Category Archives: Boat Construction

testing boats in the creek

Hartland Boatbuilding

By Matt Assenmacher

As summer approaches, keeping students interested in learning while wrapping up the school year can be a challenging task. I teach mechanical engineering at Hartland high school in Hartland, Michigan. My students learn the principals of technical design while guiding through a fun, hands-on, year-end design project. Continue reading

rolling the limosine

Van Dam Custom Boats – Part One

By Bruce Niederer

In this issue, I begin a two-part series that will feature a custom boat project being built by Van Dam Custom Boats in Boyne City, Michigan. We featured a Van Dam-built boat in Epoxyworks 14, the beautiful and unique Alpha Z. We want to give our readers a glimpse into what is currently happening at this world-class boat shop. Continue reading

lemniscate hull

The Lemniscate Hull

A Chineless Gull Wing

By Bill Beran

I built this 16′ runabout in my garage over the course of a few years. It was the culmination of an idea I long had for a design that would provide a soft ride with its deep-vee hull, but at the same time exhibit excellent fuel economy. It’s best described as a chineless gull wing. The hull shape captures and efficiently redirects otherwise wasted bow wave energy downward to create lift. It also safely captures ram air under the “wings” (noticeable starting about 40 mph) and attains a comfortable top speed close to 50 mph with the 115hp outboard motor. Continue reading

Groot swing of epoxy and fiberglass

Readers’ Projects, Issue 41

Super Fan Builds created this Groot swing set for one of their nominated Super Fans. The structure was made from a steel frame encased in foam and covered with fiberglass and WEST SYSTEM Epoxy. See the full video on Youtube.

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The Great Lakes Boat Building School Graduates the Class of 2014

By Bruce Niederer

I traveled to the U.P. (that’s what we Michiganders call the Upper Peninsula) on June 7th to attend the graduation ceremony and participate in the yearly on site PAC (Project Advisory Committee) meeting which I currently sit on. I arrived on a beautiful sunny day with temperatures in the mid 70s, a stark contrast from my last trip to the school in mid-April when I awoke to 4” of new snow and 3°F! For those of you who live in the southwest where the temperature has been hot for some time, by contrast, the great lakes finally became 100% ice free the beginning of June. Continue reading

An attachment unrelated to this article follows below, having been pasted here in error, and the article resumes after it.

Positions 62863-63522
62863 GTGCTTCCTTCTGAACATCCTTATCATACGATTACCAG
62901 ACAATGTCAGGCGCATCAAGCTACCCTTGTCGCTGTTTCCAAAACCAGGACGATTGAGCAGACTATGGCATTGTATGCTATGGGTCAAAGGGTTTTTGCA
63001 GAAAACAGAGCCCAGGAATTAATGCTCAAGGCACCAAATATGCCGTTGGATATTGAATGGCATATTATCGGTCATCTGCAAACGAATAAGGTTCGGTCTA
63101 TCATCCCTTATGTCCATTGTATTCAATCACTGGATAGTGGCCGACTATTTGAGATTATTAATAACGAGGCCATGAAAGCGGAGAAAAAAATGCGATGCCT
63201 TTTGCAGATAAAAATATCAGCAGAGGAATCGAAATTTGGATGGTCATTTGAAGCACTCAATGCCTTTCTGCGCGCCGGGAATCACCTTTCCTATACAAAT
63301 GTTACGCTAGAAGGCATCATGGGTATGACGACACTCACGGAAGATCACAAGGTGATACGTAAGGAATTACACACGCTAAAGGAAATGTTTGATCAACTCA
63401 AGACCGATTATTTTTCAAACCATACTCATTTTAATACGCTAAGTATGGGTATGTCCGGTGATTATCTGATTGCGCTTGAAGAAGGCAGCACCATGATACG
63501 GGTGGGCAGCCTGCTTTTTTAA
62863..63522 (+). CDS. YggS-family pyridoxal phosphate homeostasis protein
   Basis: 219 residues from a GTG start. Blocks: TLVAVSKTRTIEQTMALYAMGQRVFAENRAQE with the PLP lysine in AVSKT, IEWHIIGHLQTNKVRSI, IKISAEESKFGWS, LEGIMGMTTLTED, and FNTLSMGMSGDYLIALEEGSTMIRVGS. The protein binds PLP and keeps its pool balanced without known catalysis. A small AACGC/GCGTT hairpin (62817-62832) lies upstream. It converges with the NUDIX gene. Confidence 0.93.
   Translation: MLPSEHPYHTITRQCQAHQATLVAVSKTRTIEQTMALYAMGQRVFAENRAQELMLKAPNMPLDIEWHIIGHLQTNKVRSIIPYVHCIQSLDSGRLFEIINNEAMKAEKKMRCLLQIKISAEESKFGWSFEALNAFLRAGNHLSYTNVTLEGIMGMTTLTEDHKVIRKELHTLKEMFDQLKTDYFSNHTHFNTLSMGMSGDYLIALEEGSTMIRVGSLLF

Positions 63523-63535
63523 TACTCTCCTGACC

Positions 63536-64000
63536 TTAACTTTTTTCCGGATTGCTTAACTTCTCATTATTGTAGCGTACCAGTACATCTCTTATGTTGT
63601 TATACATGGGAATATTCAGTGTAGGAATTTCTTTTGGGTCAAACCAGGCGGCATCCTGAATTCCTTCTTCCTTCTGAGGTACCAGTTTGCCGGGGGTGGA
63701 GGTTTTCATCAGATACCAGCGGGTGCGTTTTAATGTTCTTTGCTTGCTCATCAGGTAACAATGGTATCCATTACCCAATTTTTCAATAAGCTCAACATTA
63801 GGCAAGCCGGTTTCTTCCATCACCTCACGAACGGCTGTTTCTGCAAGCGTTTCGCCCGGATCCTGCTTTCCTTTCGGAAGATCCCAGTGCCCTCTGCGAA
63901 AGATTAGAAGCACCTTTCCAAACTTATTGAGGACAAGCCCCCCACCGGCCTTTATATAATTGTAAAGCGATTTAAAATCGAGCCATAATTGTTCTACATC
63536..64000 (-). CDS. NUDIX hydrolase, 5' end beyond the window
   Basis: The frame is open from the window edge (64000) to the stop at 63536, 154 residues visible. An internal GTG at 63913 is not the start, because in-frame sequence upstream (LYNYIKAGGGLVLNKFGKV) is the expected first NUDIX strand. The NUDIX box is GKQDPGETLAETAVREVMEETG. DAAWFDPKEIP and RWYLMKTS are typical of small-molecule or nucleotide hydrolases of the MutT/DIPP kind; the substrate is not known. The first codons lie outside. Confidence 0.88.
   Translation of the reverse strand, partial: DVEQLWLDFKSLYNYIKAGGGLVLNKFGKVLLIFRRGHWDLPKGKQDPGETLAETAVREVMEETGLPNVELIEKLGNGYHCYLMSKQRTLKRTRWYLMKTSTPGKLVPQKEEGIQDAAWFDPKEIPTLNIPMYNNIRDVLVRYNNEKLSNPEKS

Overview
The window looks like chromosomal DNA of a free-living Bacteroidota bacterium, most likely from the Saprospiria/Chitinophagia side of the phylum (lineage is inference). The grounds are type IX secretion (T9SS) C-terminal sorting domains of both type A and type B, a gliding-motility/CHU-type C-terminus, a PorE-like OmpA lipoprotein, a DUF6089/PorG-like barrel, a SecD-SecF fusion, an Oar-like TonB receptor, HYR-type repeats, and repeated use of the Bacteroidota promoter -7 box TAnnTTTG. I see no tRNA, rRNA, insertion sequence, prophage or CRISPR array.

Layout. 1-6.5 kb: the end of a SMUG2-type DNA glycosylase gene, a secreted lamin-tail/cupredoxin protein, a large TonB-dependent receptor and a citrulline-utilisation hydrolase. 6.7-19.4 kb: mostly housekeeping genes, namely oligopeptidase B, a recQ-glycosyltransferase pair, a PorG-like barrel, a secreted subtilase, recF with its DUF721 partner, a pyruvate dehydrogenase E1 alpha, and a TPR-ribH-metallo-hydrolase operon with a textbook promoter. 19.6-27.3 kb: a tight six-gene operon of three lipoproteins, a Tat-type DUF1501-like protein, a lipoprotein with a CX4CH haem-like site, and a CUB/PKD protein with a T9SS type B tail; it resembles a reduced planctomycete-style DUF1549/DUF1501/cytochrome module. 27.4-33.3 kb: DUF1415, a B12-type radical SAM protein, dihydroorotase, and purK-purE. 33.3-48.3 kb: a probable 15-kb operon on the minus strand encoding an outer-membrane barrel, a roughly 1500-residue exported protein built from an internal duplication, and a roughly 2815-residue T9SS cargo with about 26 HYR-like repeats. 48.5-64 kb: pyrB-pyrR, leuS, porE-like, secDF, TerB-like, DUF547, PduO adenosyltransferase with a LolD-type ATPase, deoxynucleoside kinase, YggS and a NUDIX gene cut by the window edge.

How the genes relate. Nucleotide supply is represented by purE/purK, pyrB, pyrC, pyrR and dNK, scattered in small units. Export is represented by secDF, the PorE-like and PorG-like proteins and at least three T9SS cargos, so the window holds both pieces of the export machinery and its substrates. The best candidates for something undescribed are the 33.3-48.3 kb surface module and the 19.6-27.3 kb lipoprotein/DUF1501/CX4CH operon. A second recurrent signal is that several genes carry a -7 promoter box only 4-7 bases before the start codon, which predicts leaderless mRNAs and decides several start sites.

A Rendezvous with History: Les Staudacher & Tempo Alcoa

By Bruce Niederer

In my article Profile of an American Craftsman the photos of the Les Staudacher jet-powered boat provide a photographic history of the first and last run of the Tempo Alcoa. What follows are the details of that historic event.

In 1957 Guy Lombardo and the Royal Canadians were in high demand. The band leader and his music were well known throughout the U.S. and Canada. Lombardo was also a successful and well-known driver of Gold Cup hydroplane speedboats. Prior to WWII, Lombardo had a distinguished 225 cubic inch class career and moved up to the Gold Cup circuit after the war when he bought the proven Champion My Sin from Zalmon Simmons in 1948. Continue reading

Skiff Details

By Captain James R. Watson

A skiff is a shallow, open boat with a sharp bow and square stern. After building some skiffs of various designs and having the opportunity to observe them over time, I have found details that have worked nicely that might be a value to others. Continue reading

Dala horse

Readers’ Projects, Issue 40

I made this Dala horse in the style of the iconic Swedish horse as a Christmas gift for our first grandchild. I shaped the body out of a 3 pounds blue dock foam. I then covered the model with 3 1/2 oz crow-foot fiberglass cloth cut on the bias. I used WEST SYSTEM Epoxy and fairing fillers.

The body of the horse was primed and painted with acrylic water-based paint. The rockers are varnished fir. The horse is very lightweight and strong. When she isn’t riding it, our granddaughter enjoys pushing her horse around the house.

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stand up paddleboard

Readers’ Projects, Issue 38

This stand-up paddleboard, commonly called a SUP, was lovingly handcrafted by Joe Pakkala. His attention to detail is impressive in the herringbone inlays and the non-skid foot pads incorporated into the epoxy’s finish. As opposed to traditional adhesive non-skid pads, incorporating the nonskid into the epoxy allows you to have a safe place to stand without covering the beauty of a natural wood finish.


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Strings Centerboard Adjustment

By Greg Bull

Strings, as unique as the man who designed it, continues to be a work in progress for us at GBI. In Jan Gougeon’s first year of sailing Strings, he noticed the boat felt sticky at times. He thought it might be the centerboards jibing too much and the solution might be locking them straight. The center boards work as jibing boards by having two high spots on each side of a centerboard head creating the pivot point to get the boards to change angle, or jibe. The actual pressure from the boat going through the water and wanting to slide sideways gets the boards to jibe. Continue reading